A few years ago, I used to be a huge fan of Japanese idol group Arashi. I was struck by a sudden curiosity about their recent goings-on, and while checking them out, I came across the rather surprising news that Jin Akanishi, their fellow Johnny&Associates stablemate, is set to make his major-label US debut under Warner Music Group this year.
Say what?! It’s been a while since I listened to J-pop, but last time I heard, the guy could barely speak English. He has vastly improved since then, but still far from fluent. I honestly couldn’t think of an artist with a tenuous grasp of English who made it in the mainstream — and sustained that success — in the US. I have nothing against the guy, but if even Asian artists who are fluent in English — Coco Lee, Hikaru Utada, and BoA, to name a few — failed to cross over, I doubt Jin Akanishi could. The only Asians (who were actually born and raised in Asia and not Asian-Americans) I could think of who has enjoyed significant success in the US music industry are Charice and Arnel Pineda, the lead singer of Journey. Their English isn’t native-perfect, but unlike Jin, they aren’t visibly straining to think about what to say next.
But more important than his lack of mastery of the English language is his attitude. From a review of Jin’s concert in LA:
Points to Jin for his hard work and his English skills, but this show needs a lot of work if it’s going to live up to the name “You & I.” “You & I” implies that there will be a connection between the performer and the audience. With an artist who has made his fame as much for his looks as his group performance work, you might expect that Jin would reach out to the audience through eye contact, singing to the audience, and, one might say, make love to the audience. But if that was the idea for the show, it failed miserably in its execution. From start to finish, Jin failed to connect with anyone not performing with him onstage (he surrounded himself with 2, 4, or more dancers in most every number), and often looked as if he was performing within himself. With our prime vantage point, we watched song after song for some sense that he was connecting to the audience – at one point he stood not 4 feet in front of us, on an extended portion of the stage and waited, waited for him to turn and sing out to the audience, look out to the audience, and waited in vain! At no point did he show us more than 1/4 of his profile, directing his attention to the action onstage.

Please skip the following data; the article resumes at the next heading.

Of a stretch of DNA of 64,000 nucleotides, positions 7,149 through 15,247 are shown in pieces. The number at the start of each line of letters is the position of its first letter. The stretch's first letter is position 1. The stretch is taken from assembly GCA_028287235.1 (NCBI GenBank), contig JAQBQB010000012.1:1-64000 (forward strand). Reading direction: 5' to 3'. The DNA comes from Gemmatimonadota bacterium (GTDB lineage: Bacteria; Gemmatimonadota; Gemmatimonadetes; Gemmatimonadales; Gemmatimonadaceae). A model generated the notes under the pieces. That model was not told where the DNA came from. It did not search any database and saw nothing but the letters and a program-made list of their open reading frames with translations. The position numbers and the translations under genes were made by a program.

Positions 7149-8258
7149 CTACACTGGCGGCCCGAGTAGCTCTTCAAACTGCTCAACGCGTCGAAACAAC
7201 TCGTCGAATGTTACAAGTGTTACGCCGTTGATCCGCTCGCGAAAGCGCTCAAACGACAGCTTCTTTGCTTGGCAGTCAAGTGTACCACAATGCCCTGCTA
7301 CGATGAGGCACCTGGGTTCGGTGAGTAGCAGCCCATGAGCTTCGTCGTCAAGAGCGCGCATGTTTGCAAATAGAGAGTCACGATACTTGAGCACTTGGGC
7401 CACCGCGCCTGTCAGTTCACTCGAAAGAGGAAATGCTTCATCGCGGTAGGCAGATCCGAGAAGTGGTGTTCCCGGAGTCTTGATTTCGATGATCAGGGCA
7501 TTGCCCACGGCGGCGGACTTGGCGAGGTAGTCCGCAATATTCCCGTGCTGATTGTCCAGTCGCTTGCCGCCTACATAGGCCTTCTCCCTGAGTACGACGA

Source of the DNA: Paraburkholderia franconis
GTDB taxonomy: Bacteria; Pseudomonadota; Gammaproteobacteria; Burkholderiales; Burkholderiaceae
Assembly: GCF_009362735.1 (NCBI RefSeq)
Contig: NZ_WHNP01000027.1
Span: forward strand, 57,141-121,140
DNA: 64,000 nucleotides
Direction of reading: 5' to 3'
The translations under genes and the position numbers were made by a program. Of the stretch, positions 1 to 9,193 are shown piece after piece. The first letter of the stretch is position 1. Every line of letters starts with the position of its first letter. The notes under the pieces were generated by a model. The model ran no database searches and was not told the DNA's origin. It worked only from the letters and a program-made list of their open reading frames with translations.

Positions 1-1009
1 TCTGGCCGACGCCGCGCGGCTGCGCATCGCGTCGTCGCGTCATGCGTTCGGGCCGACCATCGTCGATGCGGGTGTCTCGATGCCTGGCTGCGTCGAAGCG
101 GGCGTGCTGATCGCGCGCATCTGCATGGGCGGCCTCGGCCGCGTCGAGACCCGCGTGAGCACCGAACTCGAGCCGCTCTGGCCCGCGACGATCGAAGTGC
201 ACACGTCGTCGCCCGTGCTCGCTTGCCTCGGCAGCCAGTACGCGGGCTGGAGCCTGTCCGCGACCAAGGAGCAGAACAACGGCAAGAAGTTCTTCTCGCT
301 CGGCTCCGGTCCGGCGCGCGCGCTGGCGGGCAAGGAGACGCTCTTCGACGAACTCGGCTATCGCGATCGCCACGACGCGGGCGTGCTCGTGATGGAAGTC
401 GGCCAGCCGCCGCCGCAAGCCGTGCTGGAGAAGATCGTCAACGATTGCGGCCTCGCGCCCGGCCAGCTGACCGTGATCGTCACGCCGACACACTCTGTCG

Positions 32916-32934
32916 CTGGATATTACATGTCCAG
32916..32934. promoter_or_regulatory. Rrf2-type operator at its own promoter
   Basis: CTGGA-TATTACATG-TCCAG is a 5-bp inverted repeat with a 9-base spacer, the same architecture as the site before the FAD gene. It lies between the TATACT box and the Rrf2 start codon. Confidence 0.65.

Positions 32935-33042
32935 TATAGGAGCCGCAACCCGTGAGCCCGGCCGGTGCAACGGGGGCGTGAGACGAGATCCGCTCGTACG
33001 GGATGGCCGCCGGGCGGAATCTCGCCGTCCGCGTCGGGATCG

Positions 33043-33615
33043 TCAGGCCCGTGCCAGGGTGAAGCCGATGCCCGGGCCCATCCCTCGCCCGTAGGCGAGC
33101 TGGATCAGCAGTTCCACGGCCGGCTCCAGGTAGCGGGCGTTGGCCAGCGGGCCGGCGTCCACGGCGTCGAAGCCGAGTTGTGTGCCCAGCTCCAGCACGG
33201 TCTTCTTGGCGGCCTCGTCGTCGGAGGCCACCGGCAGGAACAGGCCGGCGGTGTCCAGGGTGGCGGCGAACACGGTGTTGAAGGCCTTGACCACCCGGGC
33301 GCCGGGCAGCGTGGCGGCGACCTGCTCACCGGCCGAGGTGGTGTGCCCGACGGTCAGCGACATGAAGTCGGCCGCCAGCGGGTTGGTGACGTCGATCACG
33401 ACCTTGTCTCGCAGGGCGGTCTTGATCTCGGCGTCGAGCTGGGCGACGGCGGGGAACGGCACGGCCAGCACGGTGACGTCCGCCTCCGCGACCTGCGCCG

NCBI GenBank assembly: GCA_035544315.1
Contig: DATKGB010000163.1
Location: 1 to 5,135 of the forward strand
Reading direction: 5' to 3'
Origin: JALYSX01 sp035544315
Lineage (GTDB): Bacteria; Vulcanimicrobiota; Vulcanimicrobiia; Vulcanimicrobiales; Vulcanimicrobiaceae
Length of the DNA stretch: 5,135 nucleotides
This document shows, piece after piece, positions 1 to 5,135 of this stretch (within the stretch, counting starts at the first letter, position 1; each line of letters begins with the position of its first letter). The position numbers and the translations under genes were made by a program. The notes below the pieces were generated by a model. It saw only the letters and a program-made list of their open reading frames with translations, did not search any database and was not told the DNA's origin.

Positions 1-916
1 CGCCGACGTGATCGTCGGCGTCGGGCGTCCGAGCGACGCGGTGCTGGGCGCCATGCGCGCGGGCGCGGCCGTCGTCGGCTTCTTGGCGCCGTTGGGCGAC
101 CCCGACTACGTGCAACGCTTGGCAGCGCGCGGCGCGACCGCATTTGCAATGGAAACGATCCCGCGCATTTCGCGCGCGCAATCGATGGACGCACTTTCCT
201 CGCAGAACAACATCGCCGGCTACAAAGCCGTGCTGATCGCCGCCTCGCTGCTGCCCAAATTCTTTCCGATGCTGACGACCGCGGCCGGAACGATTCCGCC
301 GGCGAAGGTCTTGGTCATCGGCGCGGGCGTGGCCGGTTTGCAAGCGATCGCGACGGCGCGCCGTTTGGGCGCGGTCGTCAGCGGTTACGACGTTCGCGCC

See his standoffishness in action during his appearance on MTV Iggy in New York:
More videos here. It’s painful enough that his performances were obviously Auto-Tuned and lip-synched, but would it kill the guy to sincerely make some eye contact with the host? Grin and not smirk? Wave to his fans in the audience?
Same goes with his Twitter account. The guy doesn’t have the first clue on how to werq social media — no mentions, retweets, or any kind of interaction other than with people he personally knows. Dude, if you want to hit the big time, you better stop ignoring your fans and start learning how to tweet the Justin Bieber way.
Jin could get away with being aloof in Japan; there’s a whole set of unwritten Johnny&Associates rules that discourages fans from asking their idols to shake their hands, sign autographs, take pictures with them, etc. That’s the Japanese entertainment industry for you; I’ve always found this to be a big hypocrisy. But Jin has his sights on America and the world now, where the rules are different, and the last thing he needs to bring with him to the global stage is his Japanese idol sensibilities.
I’m sure Jin will sell a couple of hundred thousand copies when his US debut drops; more if Warner employs the usual Johnny&Associates trick of releasing two or three different versions, as fans of Japanese idols are notoriously rabid and will snap them all up without a second thought. But, if he doesn’t drop his too-cool-for-school schtick, I doubt he’d make any significant inroads beyond his already existing core group of fans.